Is Autodesk Stock a Buy?

Autodesk (NASDAQ:ADSK) stock recently dropped after the design software company posted its fiscal 2021 fourth quarter earnings. Revenue rose 16% year over year to $1.04 billion, beating expectations by $30 million.

Its non-GAAP net income increased 29% to $262 million, or $1.18 per share, also topping the analyst consensus. On a GAAP basis, net income jumped nearly sevenfold to $911 million, but that growth mainly came from a tax-related boost of $679 million.

A designer creates a 3D model on a computer.

Image source: Getty Images.

Autodesk’s headline numbers looked strong, but the stock had already risen about 50% over the prior 12 months and was trading at a premium to comparable software companies like Adobe.

As a result, the stock declined with the NASDAQ, which floundered as higher Treasury yields sparked a sell-off in higher-growth tech stocks. That pressure could continue for the foreseeable future, but should investors consider buying Autodesk stock after its recent pullback?

The key numbers

Autodesk splits its software portfolio into four groups: AEC (Architecture, Engineering, and Construction), AutoCAD and AutoCAD LT, MFG (Manufacturing), and M&E (Media and Entertainment).

The AEC segment generated 43% of its fourth-quarter revenue. Another 28% came from the AutoCAD group, 23% from its MFG unit, and 6% from its M&E unit. Here’s how those segments fared throughout fiscal 2021:

Data source: Autodesk. YOY = year over year.

Autodesk’s business remained resilient throughout the pandemic, largely because it had already transformed most of its desktop software into subscription-based cloud services. That strategy, which Adobe also adopted over the past few years, locks in subscribers through economic downturns.

Its MFG and M&E businesses grew at a slower pace in the second and third fiscal quarters as the pandemic disrupted the manufacturing and media sectors, but most of those headwinds had faded by the end of the year.

A high retention rate and stable margins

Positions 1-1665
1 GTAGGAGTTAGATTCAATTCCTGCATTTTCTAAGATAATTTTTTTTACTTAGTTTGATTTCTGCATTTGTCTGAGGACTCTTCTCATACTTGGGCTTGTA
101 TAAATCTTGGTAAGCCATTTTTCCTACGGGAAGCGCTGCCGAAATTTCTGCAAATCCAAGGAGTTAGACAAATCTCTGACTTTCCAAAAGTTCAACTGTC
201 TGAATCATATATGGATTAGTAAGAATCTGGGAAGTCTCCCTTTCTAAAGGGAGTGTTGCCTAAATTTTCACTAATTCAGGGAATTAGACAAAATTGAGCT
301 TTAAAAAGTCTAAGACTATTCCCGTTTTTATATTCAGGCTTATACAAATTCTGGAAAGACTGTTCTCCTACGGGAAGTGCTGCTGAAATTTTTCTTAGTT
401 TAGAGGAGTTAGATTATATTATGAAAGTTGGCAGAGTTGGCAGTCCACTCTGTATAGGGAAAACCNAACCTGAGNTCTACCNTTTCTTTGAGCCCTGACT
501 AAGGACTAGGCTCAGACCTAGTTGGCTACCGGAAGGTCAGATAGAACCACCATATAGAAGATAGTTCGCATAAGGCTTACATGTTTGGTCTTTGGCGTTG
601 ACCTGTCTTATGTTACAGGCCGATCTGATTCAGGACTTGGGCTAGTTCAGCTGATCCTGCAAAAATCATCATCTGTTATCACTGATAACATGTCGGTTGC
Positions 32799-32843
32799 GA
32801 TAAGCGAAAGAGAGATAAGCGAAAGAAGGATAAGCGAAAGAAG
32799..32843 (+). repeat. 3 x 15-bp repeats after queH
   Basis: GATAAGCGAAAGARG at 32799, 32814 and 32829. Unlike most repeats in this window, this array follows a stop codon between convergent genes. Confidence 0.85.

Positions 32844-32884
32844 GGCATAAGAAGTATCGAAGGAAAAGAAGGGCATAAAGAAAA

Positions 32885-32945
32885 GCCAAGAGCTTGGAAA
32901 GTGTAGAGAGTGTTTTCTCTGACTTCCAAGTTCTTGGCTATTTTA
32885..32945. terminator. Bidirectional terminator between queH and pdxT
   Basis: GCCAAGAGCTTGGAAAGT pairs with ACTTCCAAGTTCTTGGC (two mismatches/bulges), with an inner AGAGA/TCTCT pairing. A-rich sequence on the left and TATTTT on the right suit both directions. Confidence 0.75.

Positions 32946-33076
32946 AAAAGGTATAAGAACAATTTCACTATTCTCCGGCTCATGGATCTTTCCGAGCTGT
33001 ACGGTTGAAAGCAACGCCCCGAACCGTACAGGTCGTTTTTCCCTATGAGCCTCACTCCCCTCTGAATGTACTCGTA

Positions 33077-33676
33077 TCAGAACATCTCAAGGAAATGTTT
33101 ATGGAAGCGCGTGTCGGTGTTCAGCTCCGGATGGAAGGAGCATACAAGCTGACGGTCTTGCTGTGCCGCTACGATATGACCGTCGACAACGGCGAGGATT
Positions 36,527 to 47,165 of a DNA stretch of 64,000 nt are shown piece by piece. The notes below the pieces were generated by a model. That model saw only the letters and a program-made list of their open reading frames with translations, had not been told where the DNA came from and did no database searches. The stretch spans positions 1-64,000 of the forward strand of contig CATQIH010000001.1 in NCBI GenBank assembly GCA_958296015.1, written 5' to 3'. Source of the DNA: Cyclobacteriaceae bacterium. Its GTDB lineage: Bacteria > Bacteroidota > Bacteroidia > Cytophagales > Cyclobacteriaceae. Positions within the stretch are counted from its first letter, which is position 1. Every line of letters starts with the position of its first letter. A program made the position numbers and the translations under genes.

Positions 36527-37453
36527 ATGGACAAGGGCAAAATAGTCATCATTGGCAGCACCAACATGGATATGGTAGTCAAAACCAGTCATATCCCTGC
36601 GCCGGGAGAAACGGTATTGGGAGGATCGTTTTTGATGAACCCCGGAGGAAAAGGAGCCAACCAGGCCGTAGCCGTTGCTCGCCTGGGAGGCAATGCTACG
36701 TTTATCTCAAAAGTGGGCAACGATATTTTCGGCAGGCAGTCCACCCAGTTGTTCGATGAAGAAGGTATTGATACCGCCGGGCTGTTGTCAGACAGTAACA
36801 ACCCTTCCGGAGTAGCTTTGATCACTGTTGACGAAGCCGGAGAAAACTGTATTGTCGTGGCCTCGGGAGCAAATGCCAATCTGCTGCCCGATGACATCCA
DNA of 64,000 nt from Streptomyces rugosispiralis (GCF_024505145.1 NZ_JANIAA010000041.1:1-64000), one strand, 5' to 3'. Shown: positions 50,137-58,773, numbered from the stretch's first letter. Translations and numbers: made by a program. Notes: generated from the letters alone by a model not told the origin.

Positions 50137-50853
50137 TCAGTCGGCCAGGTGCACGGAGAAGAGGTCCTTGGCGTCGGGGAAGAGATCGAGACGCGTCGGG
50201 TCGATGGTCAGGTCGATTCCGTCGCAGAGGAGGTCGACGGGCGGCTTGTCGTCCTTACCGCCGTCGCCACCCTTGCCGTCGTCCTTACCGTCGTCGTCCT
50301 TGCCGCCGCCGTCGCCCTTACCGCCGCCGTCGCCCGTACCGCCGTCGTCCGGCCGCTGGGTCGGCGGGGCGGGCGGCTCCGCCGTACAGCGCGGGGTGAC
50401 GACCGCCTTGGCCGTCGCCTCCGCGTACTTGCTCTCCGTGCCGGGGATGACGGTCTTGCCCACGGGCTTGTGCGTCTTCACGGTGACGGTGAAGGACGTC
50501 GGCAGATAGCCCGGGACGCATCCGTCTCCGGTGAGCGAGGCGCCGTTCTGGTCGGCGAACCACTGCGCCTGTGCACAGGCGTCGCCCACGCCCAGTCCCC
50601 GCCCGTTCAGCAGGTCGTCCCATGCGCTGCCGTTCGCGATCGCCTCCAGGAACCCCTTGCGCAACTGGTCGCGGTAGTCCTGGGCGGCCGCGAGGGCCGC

Autodesk’s net revenue retention rate also remained above 100% throughout fiscal 2021, meaning its existing customers continued to spend more money with the company despite the pandemic.

That healthy retention rate indicates Autodesk still has plenty of pricing power since many of its software products are considered indispensable in their respective industries.

That’s why Autodesk’s non-GAAP gross margin rose from 91.7% in fiscal 2020 to 92.6% in fiscal 2021. Its disciplined spending throughout the year also enabled it to maintain stable operating margins:

Data source: Autodesk.

Guidance missed the mark

Autodesk’s fourth-quarter numbers looked solid, but its guidance was messy. For the first quarter of fiscal 2022, management expects revenue to rise 8% to 9% year over year, while adjusted EPS climb 7% to 13%. Both ranges fell short of analysts’ expectations.

The company attributed that soft forecast to normal seasonal headwinds, a shorter quarter compared to the previous year, and a shift in the way Autodesk recognizes revenue from its data management service Vault.

For the full year, Autodesk expects revenue to rise 13% to 15%, which was in line with analysts’ expectations. However, potential earnings growth of 18% to 25% fell short. To complicate things further, this guidance doesn’t factor in the company’s plan to strengthen its AEC business by purchasing Innovyze, a developer of water infrastructure software, for $1 billion in cash.

But during the conference call, CEO Andrew Anagnost predicted the Innovyze acquisition would be “accretive to revenue growth, broadly neutral to free cash flow, and a headwind on reported operating margins in fiscal 2022 and 2023.” Those mixed results indicate the company will likely update its expectations for fiscal 2022 after the deal closes in the current quarter.

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A solid company with a frothy valuation

There’s still a lot to like about Autodesk. It generates consistent revenue growth, margins are healthy, and its cloud-based services are sticky. But at almost $280 per share, Autodesk trades at 56 times fiscal 2021 earnings.

That multiple, which is much higher than Adobe’s forward P/E ratio of 41, suggests too many investors have already flocked to Autodesk as an opportunistic play during the pandemic. Therefore, I would hold off on buying into Autodesk until its stock cools off a bit in this very frothy market.


This article represents the opinion of the writer, who may disagree with the “official” recommendation position of a Motley Fool premium advisory service. We’re motley! Questioning an investing thesis — even one of our own — helps us all think critically about investing and make decisions that help us become smarter, happier, and richer.

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